Morphology changes of lithium dendrites formed at (a) 20 °C, (b) 5 °C, and (c) −10 °C. Arrows highlight the distinct morphologies (mushroom, balloon-shaped at −10 °C; jagged, needlelike at 5 °C; and granular, microparticulates at 20 °C). (d) tan δ for polymer separators with temperature and (e) schematic interaction of anticipated mechanical interaction between temperature-dependent dendrite morphologies and polymer separators at three thermomechanical regimes [11,12].

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Fig. 5

PDOS for M (Fe or Cu) and O in LixFePO4/Li2CuO2 at full discharge (top) and full/partial charge (bottom). Arrows indicate states from which an electron was removed during delithiation. Filled states are to the left of the Fermi energy (set to zero) and empty states to the right. A close-up of the hole states left behind after withdrawal of an electron are shown adjacent to each DOS plot, where oxygen ions are shown as dark spheres. The removed charge is clearly centered around Fe for LiFePO4, but comes heavily from oxygen in Li2CuO2. (Reprinted with permission from Johannes et al. [9]. Copyright 2016 by Elsevier.)

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Fig. 4

Dynamic scanning calorimetry thermograms illustrating the heat of reaction for pristine and delithiated (a) Li1−xNi1/3Co1/3Mn1/3O2 and (b) Li1−xNi1/3Co1/3Al1/3O2 heated under argon at 10 °C/min. (Reproduced with permission from Love et al. [8]. Copyright 2010 by The Electrochemical Society.)

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Fig. 1

Number of search results by country for publications about lithium-ion batteries between 2007 and 2016. The top five countries are listed and an “other” category which is the sum of all other country data. Keyword search criteria, TOPIC: (“lithium ion” OR “Li ion” OR “Li-ion” OR “Lithium-ion”).

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Fig. 3

Number of search results by country for publications with percentage of safety-related papers between 2007 and 2016. Keyword search criteria, TOPIC: (lithium ion OR Li ion OR Li-ion OR Lithium-ion) and TOPIC: (safety).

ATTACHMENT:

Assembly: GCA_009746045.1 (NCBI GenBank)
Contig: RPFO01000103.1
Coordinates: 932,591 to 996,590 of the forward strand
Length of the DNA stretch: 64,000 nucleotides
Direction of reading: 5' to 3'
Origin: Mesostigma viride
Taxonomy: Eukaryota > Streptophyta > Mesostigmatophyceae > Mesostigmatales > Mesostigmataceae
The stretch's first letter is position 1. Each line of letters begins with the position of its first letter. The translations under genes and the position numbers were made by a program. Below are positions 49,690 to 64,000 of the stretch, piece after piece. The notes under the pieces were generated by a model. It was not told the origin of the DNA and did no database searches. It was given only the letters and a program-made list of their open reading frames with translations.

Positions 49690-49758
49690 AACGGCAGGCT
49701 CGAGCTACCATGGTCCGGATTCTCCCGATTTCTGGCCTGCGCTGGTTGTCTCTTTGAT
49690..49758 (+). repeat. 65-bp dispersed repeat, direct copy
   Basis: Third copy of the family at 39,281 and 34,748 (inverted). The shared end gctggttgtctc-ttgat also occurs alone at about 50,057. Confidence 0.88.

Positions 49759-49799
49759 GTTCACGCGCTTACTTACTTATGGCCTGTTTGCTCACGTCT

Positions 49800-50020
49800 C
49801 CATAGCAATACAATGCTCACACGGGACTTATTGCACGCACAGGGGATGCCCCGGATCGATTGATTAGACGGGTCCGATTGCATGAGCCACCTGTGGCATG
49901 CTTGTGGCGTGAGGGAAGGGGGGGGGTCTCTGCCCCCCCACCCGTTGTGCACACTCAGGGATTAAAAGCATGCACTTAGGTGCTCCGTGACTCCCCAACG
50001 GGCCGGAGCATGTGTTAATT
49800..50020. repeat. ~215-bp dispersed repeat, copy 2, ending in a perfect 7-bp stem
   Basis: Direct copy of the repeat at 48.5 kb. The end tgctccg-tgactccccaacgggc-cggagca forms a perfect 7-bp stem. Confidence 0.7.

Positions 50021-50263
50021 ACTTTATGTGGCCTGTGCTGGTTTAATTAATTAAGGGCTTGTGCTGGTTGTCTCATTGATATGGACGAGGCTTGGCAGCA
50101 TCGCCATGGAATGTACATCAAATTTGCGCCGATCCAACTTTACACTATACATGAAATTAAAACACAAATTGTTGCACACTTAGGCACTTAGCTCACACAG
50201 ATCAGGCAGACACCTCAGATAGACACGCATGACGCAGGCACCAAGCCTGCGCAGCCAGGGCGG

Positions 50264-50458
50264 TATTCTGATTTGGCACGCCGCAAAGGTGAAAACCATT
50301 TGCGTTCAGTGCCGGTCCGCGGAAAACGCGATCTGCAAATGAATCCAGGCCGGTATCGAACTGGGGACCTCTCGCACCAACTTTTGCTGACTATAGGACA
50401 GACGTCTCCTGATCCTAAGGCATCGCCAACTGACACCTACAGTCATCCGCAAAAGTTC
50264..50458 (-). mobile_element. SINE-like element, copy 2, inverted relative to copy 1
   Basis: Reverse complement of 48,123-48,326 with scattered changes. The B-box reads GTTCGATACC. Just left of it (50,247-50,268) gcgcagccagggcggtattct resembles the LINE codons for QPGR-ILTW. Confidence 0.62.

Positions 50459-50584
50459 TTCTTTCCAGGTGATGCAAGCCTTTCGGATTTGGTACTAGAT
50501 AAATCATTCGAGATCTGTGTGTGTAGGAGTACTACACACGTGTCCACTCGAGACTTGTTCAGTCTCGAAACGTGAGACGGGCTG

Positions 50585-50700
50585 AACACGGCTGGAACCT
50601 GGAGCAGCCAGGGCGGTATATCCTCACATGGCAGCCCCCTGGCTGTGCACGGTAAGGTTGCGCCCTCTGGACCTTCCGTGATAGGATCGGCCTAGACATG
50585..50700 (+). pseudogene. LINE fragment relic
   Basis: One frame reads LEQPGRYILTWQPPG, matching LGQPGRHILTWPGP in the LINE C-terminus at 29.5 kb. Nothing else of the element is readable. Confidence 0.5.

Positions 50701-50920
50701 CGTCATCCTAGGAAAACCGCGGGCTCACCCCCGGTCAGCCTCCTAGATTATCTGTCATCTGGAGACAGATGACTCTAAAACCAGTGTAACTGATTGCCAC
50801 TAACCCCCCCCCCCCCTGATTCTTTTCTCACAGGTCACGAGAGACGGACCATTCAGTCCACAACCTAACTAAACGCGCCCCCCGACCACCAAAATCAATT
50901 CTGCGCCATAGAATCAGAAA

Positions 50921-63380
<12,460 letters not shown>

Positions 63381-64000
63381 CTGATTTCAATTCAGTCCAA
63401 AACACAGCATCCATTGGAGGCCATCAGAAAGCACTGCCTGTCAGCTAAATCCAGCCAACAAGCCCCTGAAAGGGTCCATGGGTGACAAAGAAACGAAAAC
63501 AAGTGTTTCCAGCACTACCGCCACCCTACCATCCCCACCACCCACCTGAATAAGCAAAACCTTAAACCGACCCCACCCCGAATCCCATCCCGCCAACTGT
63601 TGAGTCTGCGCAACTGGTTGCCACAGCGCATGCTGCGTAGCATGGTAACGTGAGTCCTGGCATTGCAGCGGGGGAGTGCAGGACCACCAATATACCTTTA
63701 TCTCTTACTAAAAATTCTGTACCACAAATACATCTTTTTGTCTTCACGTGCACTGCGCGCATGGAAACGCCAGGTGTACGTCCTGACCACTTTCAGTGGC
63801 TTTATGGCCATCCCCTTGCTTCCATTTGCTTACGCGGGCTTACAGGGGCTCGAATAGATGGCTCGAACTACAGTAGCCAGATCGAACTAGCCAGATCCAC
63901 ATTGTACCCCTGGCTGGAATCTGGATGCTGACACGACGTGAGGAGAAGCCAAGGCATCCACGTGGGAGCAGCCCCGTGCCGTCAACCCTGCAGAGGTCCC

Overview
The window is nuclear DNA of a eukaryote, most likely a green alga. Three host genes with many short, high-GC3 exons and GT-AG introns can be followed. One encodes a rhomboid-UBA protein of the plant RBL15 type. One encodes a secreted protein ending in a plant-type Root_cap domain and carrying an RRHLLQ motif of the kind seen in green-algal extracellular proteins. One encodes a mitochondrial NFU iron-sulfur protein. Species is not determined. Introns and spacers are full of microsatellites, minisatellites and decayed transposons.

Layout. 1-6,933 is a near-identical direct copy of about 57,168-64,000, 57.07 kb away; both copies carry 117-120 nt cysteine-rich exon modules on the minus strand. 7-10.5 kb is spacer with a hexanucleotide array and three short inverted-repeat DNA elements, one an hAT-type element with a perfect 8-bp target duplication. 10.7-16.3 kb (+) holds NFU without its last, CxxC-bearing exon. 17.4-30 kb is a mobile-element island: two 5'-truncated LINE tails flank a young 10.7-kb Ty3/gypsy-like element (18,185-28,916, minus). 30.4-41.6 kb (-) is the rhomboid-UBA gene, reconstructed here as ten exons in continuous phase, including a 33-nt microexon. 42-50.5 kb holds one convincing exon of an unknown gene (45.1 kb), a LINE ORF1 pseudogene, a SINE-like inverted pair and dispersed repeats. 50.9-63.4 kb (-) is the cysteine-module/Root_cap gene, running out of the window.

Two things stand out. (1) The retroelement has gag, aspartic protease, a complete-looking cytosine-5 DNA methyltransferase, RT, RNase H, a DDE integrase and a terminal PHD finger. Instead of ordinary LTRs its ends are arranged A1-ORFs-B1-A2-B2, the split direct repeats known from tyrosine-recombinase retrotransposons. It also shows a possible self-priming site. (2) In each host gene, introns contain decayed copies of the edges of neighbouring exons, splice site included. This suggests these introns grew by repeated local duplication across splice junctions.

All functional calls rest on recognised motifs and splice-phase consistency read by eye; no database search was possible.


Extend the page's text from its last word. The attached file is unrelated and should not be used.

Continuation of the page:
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Fig. 2

Number of search results by country for publications with a lithium-ion battery safety focus between 2007 and 2016. The top five countries are listed and an other category which is the sum of all other country data. The exponential growth factor (0.33) is higher than for lithium-ion battery publications without a safety focus. Keyword search criteria, TOPIC: (lithium ion OR Li ion OR Li-ion OR Lithium-ion) and TOPIC: (safety).

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Fig. 8

(a) Phase angle and (b) magnitude of impedance as a function of frequency for data collected between 0% and 100% SOC during discharge and charge. The SOH frequency region is highlighted between the charge transfer, solid-state diffusion and inductance regions where the impedance originated from electrochemical processes is nearly independent of SOC. (Reprinted with permission from Love et al. [16]. Copyright 2014 by Elsevier.)

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Fig. 9

SOH map for a commercial lithium-ion battery cell identifying three regions of impedance response: healthy (normal operation), damaged (a fault has been detected), and unsafe (significant irreversible damage has occurred downgrading cell safety)